Of course, Christians who read the Bible literally can find plenty of excuses for berating other religions. The Old Testament makes short thrift of the pagan religions that surround Israel without any attempt at showing respect. The New Testament has its own examples. Jesus, in fact, castigates the leaders of His own religion something fierce, for having twisted its spirit and turning it into a vehicle of oppression. He leaves our Austrian woman far behind in the dust with His insults! The issue for Him was that the good of the best religion was so thwarted and abused that it became impossible for our Lord even to control Himself. He became totally disrespectful in public! He became a model revolutionary!

So, there is a place for lack of respect, for telling it as it really is, but there has to be a pretty good reason for that. Jesus pushed the line for appropriateness; I would  not go beyond Him, for His was based on true insight and wisdom and on love for the poor who were the victims.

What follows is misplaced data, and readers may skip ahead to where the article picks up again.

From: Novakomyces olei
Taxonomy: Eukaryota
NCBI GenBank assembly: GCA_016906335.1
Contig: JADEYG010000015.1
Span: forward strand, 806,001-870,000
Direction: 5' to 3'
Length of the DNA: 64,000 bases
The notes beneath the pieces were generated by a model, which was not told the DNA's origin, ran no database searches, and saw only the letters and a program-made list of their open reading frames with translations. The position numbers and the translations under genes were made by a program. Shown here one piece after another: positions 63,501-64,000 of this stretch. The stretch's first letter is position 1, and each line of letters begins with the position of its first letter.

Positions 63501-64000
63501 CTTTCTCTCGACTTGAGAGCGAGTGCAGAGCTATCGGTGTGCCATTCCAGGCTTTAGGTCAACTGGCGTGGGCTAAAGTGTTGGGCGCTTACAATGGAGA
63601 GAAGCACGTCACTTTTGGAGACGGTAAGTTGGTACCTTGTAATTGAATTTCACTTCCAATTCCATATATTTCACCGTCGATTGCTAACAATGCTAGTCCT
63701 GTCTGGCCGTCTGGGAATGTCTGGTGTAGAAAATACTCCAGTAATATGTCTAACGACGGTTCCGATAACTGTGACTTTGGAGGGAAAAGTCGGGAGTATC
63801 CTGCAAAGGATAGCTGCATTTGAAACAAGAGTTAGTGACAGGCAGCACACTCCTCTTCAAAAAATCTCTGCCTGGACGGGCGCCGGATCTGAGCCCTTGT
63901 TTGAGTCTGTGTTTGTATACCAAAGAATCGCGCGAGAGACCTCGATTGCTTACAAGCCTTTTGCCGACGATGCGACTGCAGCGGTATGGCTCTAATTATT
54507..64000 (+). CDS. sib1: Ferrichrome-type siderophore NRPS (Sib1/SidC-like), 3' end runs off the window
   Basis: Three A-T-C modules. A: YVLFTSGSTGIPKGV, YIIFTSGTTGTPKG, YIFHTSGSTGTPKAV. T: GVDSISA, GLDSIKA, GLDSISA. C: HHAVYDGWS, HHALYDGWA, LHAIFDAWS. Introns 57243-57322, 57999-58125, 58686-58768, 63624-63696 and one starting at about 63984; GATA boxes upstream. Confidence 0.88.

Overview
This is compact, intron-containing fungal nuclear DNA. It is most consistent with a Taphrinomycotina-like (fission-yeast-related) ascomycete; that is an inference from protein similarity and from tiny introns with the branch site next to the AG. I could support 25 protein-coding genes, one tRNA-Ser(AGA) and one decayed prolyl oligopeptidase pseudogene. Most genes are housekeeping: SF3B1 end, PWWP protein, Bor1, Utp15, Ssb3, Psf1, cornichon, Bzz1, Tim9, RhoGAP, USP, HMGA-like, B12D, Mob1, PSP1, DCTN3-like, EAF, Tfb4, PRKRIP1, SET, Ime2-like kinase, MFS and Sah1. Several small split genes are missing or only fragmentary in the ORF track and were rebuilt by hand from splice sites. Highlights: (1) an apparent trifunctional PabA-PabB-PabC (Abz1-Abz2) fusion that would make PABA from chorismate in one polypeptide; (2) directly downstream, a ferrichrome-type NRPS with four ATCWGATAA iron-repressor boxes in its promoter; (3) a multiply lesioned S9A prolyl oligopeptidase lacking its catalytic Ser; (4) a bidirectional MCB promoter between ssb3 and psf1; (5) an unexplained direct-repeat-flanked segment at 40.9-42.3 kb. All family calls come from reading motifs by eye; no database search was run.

In today's Vancouver, the egoism and greed of the property owners would probably evoke the same outburst from Jesus as did the religious leaders of His day. It is no wonder that entire groups of residents blare and yell it out in often brutal language. It is a shame that the Church and individual Christians are playing the same game as their secular counterparts. I am ashamed of them and am moving closer to shouting down especially church leaders who only bring bandages and ambulance service to the homeless, instead of attacking the systemic issues of greed and selfishness.